For the past 40 years, the Jaguar XJ closely guarded its old-boy heritage and old-school styling. For 2010 we can unequivocally report that school’s out.Jaguar’s quintessential flagship model has broken free of its design parameters that dated back to the late 1960s. Maintaining an original look can be appealing with some judicious and evolutionary updating. The Porsche 911 is an excellent example of this process. But over the last few years, the once graceful XJ had lost much of its regal bearing, especially when fitted with a set of oversized 21st-century alloy wheels that made the car appear rather cartoonish. Perhaps the big cat was caught napping.
In terms of styling, the biggest feline in the fleet has now become a larger offshoot of the XF sedan that arrived for the 2009 model year. Both share a similar mesh-style grille, although the XJ’s snout and hood extends well forward of the front wheels and the windshield appears more steeply raked. The standard panoramic glass roof and rear window seamlessly transition into a trunk lid that’s flanked by a pair of curved taillights mounted flush to the fenders. The exciting bodywork represents high-fashion of the first order and sets the Jag defiantly apart from its European and Asian rivals.
The haute couture approach extends inside the Jag’s sumptuous first-class state room. Here, up to five passengers are treated to a confluence of sumptuous leather seat cushions, genuine wood trim and crisp metallic brightwork, all of which smacks of old-world British craftsmanship.
In contrast, the dashboard features a console-mounted shifter knob that pops up from its base when the driver enters the cabin, along with eight-inch touch-screen that’s used to operate a variety of environmental, communication and navigation functions. Finally, a high-definition screen replaces the traditional speedometer, tachometer, fuel and temperature gauges. The screen projects the images of analog-style instruments that appear when the push-button ignition is, well . . . pushed.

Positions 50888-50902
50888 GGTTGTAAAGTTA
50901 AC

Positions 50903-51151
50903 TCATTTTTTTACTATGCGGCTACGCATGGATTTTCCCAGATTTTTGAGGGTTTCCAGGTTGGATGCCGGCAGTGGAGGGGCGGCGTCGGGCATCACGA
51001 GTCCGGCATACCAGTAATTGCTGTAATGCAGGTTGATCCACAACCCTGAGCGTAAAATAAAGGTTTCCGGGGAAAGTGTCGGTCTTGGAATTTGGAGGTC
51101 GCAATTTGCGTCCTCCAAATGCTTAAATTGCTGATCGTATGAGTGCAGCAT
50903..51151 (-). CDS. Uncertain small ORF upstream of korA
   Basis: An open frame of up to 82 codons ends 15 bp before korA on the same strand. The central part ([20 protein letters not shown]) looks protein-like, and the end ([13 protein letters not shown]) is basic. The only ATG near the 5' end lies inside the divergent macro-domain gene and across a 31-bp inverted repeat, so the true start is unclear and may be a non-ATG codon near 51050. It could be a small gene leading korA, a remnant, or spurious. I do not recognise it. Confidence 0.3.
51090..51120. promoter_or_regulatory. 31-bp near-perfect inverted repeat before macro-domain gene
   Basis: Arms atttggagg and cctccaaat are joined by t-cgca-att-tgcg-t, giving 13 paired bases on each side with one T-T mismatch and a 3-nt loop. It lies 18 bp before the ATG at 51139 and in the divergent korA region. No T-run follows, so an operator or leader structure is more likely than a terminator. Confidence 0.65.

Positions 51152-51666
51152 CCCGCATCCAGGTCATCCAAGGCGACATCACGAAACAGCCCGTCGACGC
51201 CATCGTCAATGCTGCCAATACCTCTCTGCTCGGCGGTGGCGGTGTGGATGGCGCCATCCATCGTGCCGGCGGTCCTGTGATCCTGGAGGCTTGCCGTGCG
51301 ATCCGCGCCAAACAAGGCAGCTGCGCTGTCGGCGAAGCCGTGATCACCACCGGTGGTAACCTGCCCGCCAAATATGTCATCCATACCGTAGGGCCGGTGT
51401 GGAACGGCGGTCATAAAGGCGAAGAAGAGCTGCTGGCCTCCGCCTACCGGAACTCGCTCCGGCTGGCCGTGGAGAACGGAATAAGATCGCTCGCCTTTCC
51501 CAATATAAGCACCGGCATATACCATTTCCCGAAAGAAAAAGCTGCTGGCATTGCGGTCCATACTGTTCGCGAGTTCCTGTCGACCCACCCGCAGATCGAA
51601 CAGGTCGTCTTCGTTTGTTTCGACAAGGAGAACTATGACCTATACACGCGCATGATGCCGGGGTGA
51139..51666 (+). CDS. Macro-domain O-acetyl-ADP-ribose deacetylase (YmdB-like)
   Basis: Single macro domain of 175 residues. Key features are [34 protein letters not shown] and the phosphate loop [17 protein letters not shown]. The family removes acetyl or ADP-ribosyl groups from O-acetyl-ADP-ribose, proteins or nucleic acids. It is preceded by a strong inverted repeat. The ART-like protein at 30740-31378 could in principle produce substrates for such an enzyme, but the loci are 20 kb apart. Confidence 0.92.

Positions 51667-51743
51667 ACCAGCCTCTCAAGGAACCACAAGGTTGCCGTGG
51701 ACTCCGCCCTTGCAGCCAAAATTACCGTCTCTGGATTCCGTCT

As it turns out, however, not everything about the new XJ is completely new. The car’s platform is based on the previous model, but has been substantially reworked and stiffened to improve ride control and steering precision. Also returning is a body structure made entirely of aluminum, 50 percent of which is recycled. The extensive use of this lightweight metal also contributes to car’s astonishing sub-4,000-pound base curb weight. The XJ is nearly 500 pounds lighter than a Lexus LS460.
As before, the XJ can be ordered in either short- or long-wheelbase versions, with the latter providing an additional five inches of rear-seat leg room.
Both sizes of XJ can also be ordered with your choice of three V8 powerplant strengths that originate with the smaller XF. The starting point is a 385-horsepower 5.0-liter unit. Optional is a supercharged 5.0 that slingshots output to 470 horsepower. At the top is a 510-horsepower version of the 5.0 that belongs to the XJ Supersport. This is good for a leap to 60 mph from a standstill in a claimed 4.7-seconds, which is 0.2 seconds quicker than the 470-horse 5.0 and 0.7 seconds better than the base engine.
A six-speed automatic transmission is standard across the line. More gears (Lexus has eight) would likely improve fuel economy well beyond the base-engine rating of 16/23 mpg, city highway.
The Jag won’t be outdone when it comes to amenities, however. Even the least expensive ($72,500) XJ arrives with an impressive array of content that would rival even more expensive luxury conveyances.
At the top end of the scale are the $110,000-$113,000 Supersports. Available by special order only, these short- and long-wheelbase (L) chauffeur’s delights pamper their passengers with heated and cooled front and rear seats (20-way adjustable in front) with upgraded leather coverings, four-zone climate control with a sensor that automatically recycles stale air and a 1,200-watt audio package from British experts Bowers and Wilkins. Additionally, the L version adds both side and rear sunshades.
The new XJ’s slinky silhouette, upscale amenities and blow-you-away performance should do wonders to restore this once-proud marque at or near the top of luxo-car field.
Now that the catnap is over, there’s plenty of purring to do.